While Google AMP speeds up loading times on articles found via Google mobile searches, some developers are worried that Google is creating a walled garden. Either “opt in” to AMP or take a hit in mobile search results. What do you think?

Love WordPress news but hate reading? My name is Doc and this is Doc Pop’s News Drop.

Even if you’ve never heard of it, there’s a good chance that you’ve viewed a Google AMP article. Especially if you are heavy user of the mobile web.

AMP stands for Accelerated Mobile Pages and is an open source framework that developers can use to create fast loading pages with static content.

To speed up loading times, AMP strips away javascript (and third party services) and stores a version of your website in Google’s cloud.

So basically, AMP is a diet version of your site that Google displays to viewers during a mobile search.

Studies show that users have a 40% drop off rate after waiting more than 3 seconds for a page to load. Now most web developers aren’t intentionally trying to slow down their sites, but they are trying to monetize their users as best that can. So while they may be optimizing images and loading times, they may also install ad services, pop ups, and other third party plugins to take full advantage of what users they may have.

While some developers love AMPs benefits, others see AMP as a potential threat to the open web.

Recently, a group of web developers published The AMPletter, an essay accusing Google of engaging in anti-competitive tactics and propossing solutions on how to improve the Accelerated Mobile Pages project.

You can view it on ampletter.org

The big issues that these developers see are:

Google should not give sites that use AMP preferential treatment over all other results.

And

Whenever a user navigates from Google to a piece of content, they are, unwittingly, remaining within Google’s ecosystem.

To address these issues, the AMPletter proposes two big changes:

1) Instead of granting AMP articles premium placement in search results, provide the same perks to all pages that meet an objective performance criterion, such as a Speed Index.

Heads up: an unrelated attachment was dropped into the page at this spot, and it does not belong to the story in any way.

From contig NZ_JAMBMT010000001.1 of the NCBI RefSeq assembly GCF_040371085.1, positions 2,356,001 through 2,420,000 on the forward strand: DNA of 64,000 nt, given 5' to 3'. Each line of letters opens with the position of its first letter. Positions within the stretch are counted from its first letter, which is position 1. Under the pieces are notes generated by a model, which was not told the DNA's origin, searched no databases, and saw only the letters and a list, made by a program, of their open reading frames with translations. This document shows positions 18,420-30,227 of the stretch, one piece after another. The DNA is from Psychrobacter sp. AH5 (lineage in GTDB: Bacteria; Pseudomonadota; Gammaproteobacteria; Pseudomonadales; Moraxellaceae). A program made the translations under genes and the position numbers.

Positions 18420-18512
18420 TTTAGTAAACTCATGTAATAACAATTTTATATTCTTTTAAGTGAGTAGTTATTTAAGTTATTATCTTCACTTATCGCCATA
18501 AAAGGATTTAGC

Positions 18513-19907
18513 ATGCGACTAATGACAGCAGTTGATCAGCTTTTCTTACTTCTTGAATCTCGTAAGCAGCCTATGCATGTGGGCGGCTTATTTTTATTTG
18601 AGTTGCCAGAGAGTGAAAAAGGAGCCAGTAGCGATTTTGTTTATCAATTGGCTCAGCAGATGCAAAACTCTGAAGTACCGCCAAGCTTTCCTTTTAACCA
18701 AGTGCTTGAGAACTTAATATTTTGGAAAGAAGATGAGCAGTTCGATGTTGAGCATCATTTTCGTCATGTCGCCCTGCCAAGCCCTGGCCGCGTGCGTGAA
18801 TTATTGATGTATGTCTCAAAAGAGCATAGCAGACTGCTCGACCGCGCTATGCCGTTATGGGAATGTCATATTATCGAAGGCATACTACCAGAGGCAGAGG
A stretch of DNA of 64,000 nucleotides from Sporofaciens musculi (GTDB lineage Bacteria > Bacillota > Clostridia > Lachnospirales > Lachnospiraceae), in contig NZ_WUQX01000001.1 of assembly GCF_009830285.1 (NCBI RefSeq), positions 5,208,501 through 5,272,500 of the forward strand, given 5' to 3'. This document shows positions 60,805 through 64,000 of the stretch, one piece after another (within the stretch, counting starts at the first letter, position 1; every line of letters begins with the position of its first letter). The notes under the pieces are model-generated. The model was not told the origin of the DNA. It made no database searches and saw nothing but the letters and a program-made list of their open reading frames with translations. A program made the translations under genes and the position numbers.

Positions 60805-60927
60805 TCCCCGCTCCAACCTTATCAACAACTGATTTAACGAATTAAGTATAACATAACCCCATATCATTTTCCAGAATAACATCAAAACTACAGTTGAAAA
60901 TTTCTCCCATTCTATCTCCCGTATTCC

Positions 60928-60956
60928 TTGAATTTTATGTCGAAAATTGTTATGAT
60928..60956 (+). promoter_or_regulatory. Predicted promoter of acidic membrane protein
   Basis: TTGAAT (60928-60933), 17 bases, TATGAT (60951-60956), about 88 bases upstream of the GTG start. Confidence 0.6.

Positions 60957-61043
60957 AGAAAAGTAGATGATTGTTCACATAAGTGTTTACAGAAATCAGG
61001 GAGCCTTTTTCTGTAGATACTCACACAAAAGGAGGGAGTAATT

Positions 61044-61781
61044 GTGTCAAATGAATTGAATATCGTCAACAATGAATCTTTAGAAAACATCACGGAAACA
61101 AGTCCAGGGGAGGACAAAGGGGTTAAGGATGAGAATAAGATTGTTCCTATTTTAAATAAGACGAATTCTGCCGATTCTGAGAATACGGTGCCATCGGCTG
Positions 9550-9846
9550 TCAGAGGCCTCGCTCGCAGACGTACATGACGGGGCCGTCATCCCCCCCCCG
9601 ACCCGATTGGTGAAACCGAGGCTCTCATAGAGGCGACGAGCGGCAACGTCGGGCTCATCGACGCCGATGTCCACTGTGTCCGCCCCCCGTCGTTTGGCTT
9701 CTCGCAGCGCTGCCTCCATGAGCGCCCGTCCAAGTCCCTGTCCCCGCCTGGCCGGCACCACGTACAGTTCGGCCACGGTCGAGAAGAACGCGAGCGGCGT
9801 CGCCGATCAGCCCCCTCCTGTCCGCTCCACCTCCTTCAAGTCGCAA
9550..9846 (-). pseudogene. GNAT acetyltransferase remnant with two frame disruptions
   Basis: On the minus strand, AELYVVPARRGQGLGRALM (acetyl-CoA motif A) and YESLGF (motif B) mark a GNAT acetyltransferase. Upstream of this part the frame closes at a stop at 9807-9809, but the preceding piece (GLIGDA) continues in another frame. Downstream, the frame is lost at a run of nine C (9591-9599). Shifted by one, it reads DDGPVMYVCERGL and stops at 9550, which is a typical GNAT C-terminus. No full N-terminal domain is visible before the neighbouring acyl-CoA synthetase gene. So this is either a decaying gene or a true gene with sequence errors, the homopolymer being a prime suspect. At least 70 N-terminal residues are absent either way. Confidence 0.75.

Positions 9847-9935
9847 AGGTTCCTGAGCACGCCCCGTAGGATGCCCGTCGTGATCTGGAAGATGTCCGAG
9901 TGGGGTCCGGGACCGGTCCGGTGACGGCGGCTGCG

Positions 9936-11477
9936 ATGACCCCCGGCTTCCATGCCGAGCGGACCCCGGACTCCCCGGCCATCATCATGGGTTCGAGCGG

2) Don’t display third-party content within a Google page unless it is clear to the user that they are looking at a Google product.

In other words, it’s not acceptable to display a page from a third party website on a Google URL. Nor is acceptable to require that third party to use Google’s hosting in order to appear in search results.

Now to that last point, Google has announced that AMP pages will now appear under publishers’ URLs instead of the google.com/amp URL. This announcement came on the same day that the AMPletter was published, but it’s unclear if that’s just a coincidence or a direct result.

If you are WordPress developer looking to take advantage of AMP there are several plugins out there. And if you are a developer who is interested in signing the AMPletter, can make a pull request on Github and add your signature.

Some of my publishing friends love how AMP has improved loading times from mobile traffic, but I’m concerned that AMP might just be another walled garden, similar to Facebook’s Instant Articles. Both Google and Facebook benefit from keeping traffic on their own pages rather than sending them to external websites, and I think that’s a reason to be concerned.

But I’d like to know what you think. Do the benefits that AMP gives to consumers outway the cons, or is it dangerous for developers to give even more control to one of the web’s most influential companies. Let us know in the comments below and as always, thanks for liking and subscribing to our weekly WordPress news drop.

Doctor Popular is an artist and musician living in San Francisco. As a full disclaimer, he is neither a doctor nor popular.

The post Doc Pop’s News Drop: Is Google’s AMP bad for WordPress? appeared first on Torque.